What’s happening with cryptocurrencies?

22 June 2022

This article is written by Nikola Vasiljevic, Barclays Private Bank.

Please note: Reference to specific companies in this article is not an opinion as to their present or future value and should not be considered an investment recommendation, investment advice or a personal recommendation.

Cryptocurrencies have seen their value plummet in recent weeks, generating dramatic media headlines in the process. As retail investors around the world are left dealing with the fallout, many are now wondering if the bubble has burst. Or is this merely a short-term blip?

What we know so far

Bitcoin, the largest and most well-known of them all, broke an important technical support when it traded below $20,000 (Bloomberg, 18 June 2022). That valuation was its previous cycle’s all-time high, and the level hadn’t been breached since late 2020 (Bloomberg, 18 June 2022).

More broadly, the sharp drawdowns in ‘cryptos’ have had cascading effects on the entire blockchain universe. Last week alone, a leading crypto lending platform halted withdrawals, while a prominent crypto hedge fund appeared to be facing insolvency.

A ripple effect

Outside of blockchain and the crypto world, the stress in digital currencies is having real macroeconomic repercussions for two core reasons:

  • First, while cryptos are relatively small on their own ($2.9 trillion at the peak in November 20211), hundreds of billions in unrealised gains have been lost in the process. When combined with the ongoing weakness in more traditional stocks and bonds, the negative wealth effect is significant.
  • Second, virtual losses have translated into real job losses. Last week, crypto exchange Coinbase announced its plans to lay off 18% of its workforce (around 1,100 employees) in 2Q22 citing the economic downturn2. In fact, tens of thousands of jobs could be cut across the industry in the coming months as a result of the crypto crash. At the margin, crypto-driven wealth and job destruction will likely weigh on consumers’ willingness and ability to spend, putting additional pressure on the global economy. That being said, in our opinion, this is far from a systemic issue.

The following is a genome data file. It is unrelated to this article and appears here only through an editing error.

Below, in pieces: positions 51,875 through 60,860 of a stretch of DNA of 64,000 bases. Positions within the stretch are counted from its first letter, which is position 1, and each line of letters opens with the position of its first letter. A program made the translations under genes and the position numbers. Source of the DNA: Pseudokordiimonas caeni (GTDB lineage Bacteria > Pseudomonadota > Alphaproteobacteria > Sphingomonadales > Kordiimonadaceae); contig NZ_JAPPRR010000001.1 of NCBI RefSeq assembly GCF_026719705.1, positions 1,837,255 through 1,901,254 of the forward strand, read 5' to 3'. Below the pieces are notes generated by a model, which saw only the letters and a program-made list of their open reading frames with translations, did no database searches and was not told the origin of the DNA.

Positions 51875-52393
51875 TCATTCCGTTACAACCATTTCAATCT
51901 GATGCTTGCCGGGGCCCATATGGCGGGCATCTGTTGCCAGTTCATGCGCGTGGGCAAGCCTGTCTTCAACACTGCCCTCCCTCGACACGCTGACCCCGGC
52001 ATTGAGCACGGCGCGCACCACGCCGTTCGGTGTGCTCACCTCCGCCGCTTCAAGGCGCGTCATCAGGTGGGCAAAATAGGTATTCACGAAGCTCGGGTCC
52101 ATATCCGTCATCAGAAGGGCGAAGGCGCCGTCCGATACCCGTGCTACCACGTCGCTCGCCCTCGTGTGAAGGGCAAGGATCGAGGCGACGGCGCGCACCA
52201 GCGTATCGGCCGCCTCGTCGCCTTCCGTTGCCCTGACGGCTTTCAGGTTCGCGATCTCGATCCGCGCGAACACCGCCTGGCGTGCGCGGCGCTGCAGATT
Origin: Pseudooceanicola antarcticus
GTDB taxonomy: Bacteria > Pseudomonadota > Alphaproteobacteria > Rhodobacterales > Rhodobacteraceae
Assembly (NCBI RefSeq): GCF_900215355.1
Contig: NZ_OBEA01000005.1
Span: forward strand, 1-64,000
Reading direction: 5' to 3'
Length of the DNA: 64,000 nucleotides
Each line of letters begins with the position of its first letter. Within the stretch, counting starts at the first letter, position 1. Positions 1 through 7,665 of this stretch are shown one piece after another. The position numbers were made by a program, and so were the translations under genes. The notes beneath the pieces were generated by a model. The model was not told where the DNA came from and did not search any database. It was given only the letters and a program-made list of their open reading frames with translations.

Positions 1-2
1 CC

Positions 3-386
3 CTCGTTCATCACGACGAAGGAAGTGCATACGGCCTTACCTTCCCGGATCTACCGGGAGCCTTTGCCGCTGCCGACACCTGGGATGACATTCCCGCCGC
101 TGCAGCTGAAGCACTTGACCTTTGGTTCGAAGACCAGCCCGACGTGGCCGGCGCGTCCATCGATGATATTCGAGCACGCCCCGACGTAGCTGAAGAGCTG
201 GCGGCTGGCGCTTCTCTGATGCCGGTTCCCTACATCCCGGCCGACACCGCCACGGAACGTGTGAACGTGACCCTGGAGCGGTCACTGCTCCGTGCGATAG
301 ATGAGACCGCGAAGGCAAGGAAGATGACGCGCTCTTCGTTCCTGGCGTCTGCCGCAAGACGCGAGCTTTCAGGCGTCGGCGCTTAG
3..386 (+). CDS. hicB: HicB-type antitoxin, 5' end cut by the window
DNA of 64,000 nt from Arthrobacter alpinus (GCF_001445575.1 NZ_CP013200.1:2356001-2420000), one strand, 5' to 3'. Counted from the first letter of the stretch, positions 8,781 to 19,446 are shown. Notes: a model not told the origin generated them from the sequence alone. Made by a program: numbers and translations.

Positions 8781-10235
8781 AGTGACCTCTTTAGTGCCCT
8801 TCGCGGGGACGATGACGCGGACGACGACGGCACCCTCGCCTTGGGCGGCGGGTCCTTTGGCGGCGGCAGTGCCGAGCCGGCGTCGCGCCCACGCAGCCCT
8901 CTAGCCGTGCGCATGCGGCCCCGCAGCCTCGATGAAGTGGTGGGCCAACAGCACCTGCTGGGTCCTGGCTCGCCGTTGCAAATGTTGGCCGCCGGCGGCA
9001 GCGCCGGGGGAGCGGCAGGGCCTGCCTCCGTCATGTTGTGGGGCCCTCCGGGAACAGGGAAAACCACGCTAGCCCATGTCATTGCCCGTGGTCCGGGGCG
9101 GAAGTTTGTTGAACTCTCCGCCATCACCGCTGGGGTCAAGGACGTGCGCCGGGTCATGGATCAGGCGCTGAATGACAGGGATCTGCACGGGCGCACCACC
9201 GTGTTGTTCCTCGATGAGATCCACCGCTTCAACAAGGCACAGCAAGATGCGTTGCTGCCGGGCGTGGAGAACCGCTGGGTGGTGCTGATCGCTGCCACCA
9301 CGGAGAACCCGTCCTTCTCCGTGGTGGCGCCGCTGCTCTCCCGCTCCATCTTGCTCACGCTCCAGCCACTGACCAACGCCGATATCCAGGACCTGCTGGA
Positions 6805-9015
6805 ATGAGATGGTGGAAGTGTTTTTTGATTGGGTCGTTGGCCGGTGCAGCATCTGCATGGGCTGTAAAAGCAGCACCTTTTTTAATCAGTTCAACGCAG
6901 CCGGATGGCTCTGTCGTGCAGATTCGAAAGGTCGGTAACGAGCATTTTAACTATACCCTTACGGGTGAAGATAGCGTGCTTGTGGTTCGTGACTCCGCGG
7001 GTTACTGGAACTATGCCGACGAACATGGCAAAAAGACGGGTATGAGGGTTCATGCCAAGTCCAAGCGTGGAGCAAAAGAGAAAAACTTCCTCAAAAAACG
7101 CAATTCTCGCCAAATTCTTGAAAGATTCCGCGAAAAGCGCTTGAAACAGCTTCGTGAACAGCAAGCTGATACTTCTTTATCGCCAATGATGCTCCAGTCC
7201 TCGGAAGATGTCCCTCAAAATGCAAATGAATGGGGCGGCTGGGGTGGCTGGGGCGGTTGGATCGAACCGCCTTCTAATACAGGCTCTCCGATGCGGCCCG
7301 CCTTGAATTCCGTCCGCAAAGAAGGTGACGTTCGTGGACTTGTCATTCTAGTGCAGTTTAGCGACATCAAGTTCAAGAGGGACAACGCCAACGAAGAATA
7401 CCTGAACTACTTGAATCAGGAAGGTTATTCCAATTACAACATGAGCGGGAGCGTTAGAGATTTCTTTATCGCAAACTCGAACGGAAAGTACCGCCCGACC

In conclusion

Cryptocurrencies are unsuitable for private client portfolios, for reasons including (but not limited to) a lack of global regulation, and a high degree of unpredictability. Even professional investors need to stay cognisant of the fact that any crypto holdings in today’s environment will invariably be subject to large volatility swings, and significant drawdowns.

Current events reinforce the need for caution but that’s not to say things won’t change in the future. Blockchain and the technology underpinning digital currencies, have longer-term potential but a number of issues need to be addressed. It’s an area we continue to monitor closely.

In the meantime, we recently shared our thoughts on the other digital asset generating a lot of hype at the moment – NFTs. You can read all about them in this article, or you can listen to our recent podcast on the subject.

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